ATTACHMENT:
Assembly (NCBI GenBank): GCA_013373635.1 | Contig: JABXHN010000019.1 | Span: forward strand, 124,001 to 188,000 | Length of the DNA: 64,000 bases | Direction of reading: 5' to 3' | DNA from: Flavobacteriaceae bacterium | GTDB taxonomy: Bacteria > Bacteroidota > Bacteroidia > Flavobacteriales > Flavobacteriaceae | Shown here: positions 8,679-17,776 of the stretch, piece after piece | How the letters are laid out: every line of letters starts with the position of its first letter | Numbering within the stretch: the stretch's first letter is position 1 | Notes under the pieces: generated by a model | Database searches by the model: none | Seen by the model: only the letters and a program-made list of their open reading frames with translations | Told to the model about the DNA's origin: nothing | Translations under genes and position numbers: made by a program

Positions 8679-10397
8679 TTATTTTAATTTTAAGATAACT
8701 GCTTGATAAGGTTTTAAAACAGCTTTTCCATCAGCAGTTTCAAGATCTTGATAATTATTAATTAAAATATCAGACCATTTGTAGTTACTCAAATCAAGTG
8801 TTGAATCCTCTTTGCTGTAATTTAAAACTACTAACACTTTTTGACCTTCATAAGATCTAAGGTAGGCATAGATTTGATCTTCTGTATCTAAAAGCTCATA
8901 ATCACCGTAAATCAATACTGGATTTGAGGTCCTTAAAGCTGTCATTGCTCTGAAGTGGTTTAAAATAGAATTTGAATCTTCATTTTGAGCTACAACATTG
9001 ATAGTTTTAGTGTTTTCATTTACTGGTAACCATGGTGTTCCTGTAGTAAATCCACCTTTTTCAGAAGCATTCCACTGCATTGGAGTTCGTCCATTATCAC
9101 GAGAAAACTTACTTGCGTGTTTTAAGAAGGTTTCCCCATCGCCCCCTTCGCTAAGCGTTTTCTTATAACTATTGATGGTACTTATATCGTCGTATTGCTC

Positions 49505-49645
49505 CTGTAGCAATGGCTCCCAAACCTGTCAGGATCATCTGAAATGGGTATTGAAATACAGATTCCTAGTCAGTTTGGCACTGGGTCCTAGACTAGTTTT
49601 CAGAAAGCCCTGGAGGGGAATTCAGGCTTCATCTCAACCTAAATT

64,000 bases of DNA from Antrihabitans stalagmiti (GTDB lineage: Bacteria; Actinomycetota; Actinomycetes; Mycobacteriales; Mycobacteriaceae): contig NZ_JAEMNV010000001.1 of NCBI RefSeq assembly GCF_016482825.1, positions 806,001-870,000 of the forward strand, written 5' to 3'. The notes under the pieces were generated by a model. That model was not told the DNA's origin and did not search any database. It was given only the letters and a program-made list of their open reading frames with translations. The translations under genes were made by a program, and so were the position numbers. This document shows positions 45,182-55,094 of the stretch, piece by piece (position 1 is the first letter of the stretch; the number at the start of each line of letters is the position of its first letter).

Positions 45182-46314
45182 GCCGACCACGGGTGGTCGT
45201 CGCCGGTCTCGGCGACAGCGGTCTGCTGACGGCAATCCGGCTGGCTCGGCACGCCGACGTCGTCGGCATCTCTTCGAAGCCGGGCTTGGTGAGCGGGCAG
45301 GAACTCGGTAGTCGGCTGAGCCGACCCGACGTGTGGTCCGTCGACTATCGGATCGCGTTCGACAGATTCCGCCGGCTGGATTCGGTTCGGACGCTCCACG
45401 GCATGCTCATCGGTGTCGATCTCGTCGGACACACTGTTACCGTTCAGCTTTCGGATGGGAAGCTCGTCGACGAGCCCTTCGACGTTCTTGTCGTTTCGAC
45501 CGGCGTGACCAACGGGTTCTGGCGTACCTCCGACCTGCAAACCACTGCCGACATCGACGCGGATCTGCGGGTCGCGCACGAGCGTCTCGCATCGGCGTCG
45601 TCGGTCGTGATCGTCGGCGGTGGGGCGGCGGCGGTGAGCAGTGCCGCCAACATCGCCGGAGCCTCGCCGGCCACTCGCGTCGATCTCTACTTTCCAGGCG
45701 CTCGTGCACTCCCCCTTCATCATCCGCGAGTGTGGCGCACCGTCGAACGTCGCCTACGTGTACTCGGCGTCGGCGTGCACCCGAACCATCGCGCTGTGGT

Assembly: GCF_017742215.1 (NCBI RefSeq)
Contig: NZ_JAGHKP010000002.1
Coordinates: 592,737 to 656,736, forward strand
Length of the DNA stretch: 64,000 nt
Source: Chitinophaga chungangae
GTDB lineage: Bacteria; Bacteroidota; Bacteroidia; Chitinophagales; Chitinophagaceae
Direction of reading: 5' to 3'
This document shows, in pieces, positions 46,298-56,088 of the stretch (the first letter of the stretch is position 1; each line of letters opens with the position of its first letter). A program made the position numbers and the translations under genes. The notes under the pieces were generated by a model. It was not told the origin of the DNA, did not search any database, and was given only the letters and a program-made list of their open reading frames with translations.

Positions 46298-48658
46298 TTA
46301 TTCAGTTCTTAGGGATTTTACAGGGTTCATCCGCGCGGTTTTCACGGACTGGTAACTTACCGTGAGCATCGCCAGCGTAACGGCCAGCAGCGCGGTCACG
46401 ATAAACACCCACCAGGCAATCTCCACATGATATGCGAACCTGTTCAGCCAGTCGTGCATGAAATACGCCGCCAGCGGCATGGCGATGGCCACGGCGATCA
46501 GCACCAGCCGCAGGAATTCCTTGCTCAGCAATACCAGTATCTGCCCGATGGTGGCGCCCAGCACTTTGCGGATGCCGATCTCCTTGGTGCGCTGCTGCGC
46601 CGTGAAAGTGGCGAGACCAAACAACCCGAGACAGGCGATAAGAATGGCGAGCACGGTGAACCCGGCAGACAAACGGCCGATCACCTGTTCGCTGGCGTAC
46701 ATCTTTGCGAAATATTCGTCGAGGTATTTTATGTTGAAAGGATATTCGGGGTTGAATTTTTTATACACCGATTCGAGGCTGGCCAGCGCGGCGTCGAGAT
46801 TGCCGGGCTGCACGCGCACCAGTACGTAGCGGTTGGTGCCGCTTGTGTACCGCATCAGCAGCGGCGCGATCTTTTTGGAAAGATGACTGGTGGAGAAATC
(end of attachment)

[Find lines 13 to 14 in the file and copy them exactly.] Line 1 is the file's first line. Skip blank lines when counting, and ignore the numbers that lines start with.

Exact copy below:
Positions 45182-46314
45182 GCCGACCACGGGTGGTCGT